Volume 94, Issue 74

Friday, February 2, 2001


OPINIONS

Letters to the Editor

Stars are aligned for Chretien to start constitutional talks

Stars are aligned for Chretien to start constitutional talks

By Sean Maraj
Managing Editor


He's either a genius with and indepth knowledge of Machiavellian philosophy, a very lucky man, or someone who practices voodoo.

Prime Minister Jean Chretien, despite his lack of speaking ability has managed to eliminate all his rivals. A few years ago, he convinced Jean Charest to go into Quebec provincial politics, removing perhaps his greatest adversary. He outlasted Bouchard, and last November was his master stroke. Not only did he eliminate any doubt of his abilities by winning a substantial majority. But he devastated the fledgling Alliance by calling an early election, at the same time destroying any chance Paul Martin, his rival for Liberal leadership, will ever become the leader of the country in the near future.

Chretien has one problem, though; despite all his accomplishments in the past decade, he still stands in the shadow of the late Pierre Elliott Trudeau.

The current prime minister is a man in search of a legacy. He has spent his first two terms as leader of this country, doing a competent job at best. He has done whatever was necessary to keep the country running and used his highly underrated political skills to keep himself out of trouble.

Now entering his third and – more than likely final term – Chretien is looking to ensure he doesn't become a mediocre footnote in Canadian history.

Chretien stands to leave office remembered as the man who lied about the GST. The man who cost Canadians astronomical sums of money on helicopters, twice, and as the man who almost lost Canada in the 1995 Quebec referendum.

Right now, Chretien would leave the office no better than he found it, and still be standing somewhere in a cold space behind his former mentor Trudeau. So now, with this new millennium and new year, and a revised constitution, Chretien may have a chance to finally carve out his own distinct place in the nation's political tapestry.

Maybe if you look up into the cold Canadian winter sky on a clear night you might see the stars of the universe aligning. Well, maybe not – unless you're Jean Chretien.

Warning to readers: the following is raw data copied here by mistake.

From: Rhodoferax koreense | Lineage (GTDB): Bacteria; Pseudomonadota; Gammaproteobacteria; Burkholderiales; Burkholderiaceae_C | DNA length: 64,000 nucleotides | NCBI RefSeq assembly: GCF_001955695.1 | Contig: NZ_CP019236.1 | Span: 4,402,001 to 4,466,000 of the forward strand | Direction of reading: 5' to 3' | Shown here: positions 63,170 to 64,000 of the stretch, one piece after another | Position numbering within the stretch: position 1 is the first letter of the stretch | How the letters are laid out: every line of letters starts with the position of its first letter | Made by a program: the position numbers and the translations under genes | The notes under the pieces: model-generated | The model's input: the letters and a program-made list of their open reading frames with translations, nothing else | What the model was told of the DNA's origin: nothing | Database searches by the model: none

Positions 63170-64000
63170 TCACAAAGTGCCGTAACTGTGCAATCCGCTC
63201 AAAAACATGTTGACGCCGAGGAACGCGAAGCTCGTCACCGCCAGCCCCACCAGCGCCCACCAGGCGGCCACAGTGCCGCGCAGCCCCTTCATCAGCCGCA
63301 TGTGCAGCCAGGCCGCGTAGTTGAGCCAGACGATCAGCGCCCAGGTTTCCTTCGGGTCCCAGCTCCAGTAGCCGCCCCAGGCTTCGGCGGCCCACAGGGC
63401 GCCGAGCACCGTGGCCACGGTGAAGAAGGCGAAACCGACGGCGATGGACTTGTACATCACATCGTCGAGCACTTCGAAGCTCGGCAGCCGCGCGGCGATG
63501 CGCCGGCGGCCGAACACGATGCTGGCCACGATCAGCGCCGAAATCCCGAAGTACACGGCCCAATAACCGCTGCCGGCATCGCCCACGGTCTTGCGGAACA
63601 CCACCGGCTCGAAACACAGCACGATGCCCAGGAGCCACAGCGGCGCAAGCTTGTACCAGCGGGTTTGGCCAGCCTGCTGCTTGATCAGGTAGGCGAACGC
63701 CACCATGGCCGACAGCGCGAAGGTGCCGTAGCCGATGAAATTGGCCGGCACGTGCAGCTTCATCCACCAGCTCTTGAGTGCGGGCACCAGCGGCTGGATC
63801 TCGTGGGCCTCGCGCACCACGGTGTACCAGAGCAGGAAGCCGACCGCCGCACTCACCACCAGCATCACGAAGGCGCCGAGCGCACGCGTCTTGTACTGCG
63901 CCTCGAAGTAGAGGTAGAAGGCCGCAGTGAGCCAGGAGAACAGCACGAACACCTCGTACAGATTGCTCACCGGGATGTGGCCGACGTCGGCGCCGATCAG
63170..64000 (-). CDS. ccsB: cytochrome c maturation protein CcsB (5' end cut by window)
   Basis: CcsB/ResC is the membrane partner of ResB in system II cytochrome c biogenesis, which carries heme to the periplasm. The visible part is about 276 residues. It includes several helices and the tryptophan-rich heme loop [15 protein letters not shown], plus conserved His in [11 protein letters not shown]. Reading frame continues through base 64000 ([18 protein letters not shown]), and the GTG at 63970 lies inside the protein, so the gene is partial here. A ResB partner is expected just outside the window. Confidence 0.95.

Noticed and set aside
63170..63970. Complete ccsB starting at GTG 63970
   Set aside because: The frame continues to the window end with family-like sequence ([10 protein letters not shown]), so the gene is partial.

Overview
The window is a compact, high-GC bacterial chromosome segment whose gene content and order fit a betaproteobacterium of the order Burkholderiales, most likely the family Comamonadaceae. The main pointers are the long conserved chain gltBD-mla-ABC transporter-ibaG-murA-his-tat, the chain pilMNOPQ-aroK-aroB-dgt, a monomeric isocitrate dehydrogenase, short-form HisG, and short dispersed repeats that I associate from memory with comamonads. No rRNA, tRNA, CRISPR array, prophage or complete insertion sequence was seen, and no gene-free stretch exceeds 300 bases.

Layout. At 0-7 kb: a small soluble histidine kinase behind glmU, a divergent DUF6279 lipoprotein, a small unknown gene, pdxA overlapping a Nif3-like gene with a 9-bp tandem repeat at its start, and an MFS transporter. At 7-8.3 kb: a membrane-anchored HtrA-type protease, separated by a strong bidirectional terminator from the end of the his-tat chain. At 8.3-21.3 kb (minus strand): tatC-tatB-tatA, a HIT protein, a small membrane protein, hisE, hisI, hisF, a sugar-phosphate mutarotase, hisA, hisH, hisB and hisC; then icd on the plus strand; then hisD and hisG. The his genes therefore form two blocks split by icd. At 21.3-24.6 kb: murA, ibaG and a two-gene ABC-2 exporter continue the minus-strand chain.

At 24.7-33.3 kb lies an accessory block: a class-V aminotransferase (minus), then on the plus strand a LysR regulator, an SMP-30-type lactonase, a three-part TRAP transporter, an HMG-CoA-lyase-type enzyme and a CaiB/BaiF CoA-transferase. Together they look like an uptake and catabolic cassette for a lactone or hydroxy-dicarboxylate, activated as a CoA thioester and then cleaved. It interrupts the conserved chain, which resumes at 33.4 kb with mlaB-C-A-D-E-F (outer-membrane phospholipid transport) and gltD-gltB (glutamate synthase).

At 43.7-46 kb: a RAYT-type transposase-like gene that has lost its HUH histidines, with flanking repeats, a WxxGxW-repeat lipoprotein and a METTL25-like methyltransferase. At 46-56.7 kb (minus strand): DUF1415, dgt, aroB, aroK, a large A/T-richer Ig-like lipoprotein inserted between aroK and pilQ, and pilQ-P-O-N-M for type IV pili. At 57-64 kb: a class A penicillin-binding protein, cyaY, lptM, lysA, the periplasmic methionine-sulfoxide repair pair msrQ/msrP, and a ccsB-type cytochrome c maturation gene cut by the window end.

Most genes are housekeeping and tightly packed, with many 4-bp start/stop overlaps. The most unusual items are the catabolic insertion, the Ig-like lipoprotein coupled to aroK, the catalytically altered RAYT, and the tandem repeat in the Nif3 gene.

Looking at the Canadian political landscape it seems that the time is right – the stars have come together for Chretien to revive the age-old enigma that is the Canadian constitution. Success means forever being immortalized. Failure puts you in the same house as people like Brian Mulroney.

No Canadian politician has dared touch the Consitution since Mulroney's attempt in 1992 with the Charlottetown Accord. In recent years, playing with the constitution has become a form of political suicide. But now, Chretien may have the perfect opportunity to roll the dice and come out on top. The time has never been more perfect and more critical than now to open up the constitutional debate. All he needs to do is the one thing he has never shown in the past eight years: provide a vision.

Right about now the economy, while slowing down, is at least still relatively healthy. The Quebec separatist movement is on the ropes, people in Quebec it seems, aren't as interested in separatism as they were five years ago. Jean Charest and his Liberals seem to have the best chance in years of bringing down the opposition. Discontent in the West is beginning to rise, now is the perfect time to stop it before it becomes much worse. If left on the back burner, in 10 years we may be facing a Western separatist movement. Right about now Jean Chretien has a majority that puts him in the driver seat in the direction the government takes.

All the factors seem to be in place for the PM to push for a new constitutional package. One that could have the political potential of getting past the starting gates. But perhaps the biggest thing would be that Chretien would create his legacy by doing the one thing no Canadian politician has been able to do in over 20 years – step out of Trudeau's shadow.




To Contact The Opinions Department:
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Copyright The Gazette 2000